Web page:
You can almost feel the excitement in the air as the kids begin counting down the hours until the can step into their costumes and out to the street for a night of trick-or-treating and the candy buzz to follow. Parents are looking forward to pulling out their cameras to document this year’s costume and other households are getting ready to greet the kids who ring the bell and see this year’s variety of cute, scary, and creative outfits. Before the fun begins, our San Francisco injury law firm wants to take a moment to remind readers about Halloween safety.

A Few Safety Statistics
Halloween should leave behind great memories, with the only dark spot being an upset tummy from too much chocolate. However, Halloween can quickly turn tragic. In October 2011, SafeKids Worldwide (a group focused on preventing unintentional injuries to children worldwide) published a report on Halloween safety. Eighty-nine percent of the parents surveyed for the report said their children take part in some form of Halloween activity, with 73% reporting the activities included trick-or-treating. This leads to an increase in foot traffic and, unfortunately an increase in accidents. More than twice as many children die in pedestrian/vehicle accidents between 4 and 10 P.M. on October 31 than on a typical evening.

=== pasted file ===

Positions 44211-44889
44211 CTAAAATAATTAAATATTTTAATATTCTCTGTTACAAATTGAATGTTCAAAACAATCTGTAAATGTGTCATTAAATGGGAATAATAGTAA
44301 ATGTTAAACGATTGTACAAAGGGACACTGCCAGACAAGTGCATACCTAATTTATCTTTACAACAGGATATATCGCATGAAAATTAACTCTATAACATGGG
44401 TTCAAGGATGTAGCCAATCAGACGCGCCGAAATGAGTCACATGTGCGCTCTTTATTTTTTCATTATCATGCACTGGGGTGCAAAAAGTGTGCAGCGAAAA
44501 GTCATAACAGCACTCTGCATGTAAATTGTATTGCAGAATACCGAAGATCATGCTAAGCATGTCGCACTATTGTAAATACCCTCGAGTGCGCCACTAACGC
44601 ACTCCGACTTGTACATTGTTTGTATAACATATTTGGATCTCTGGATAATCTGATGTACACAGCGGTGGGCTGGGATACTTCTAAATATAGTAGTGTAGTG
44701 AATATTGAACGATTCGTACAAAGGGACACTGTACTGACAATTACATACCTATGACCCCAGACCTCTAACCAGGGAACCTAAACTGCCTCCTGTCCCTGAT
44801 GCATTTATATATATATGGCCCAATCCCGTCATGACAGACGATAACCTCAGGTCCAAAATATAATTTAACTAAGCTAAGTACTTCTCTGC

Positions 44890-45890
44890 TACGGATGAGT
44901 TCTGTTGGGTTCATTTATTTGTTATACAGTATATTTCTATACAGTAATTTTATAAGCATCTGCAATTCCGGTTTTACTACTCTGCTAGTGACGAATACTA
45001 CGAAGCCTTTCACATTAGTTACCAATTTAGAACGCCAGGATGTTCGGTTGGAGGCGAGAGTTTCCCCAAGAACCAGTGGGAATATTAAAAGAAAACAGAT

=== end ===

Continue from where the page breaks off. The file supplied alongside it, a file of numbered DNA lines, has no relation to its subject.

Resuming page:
Celebrating Halloween Safely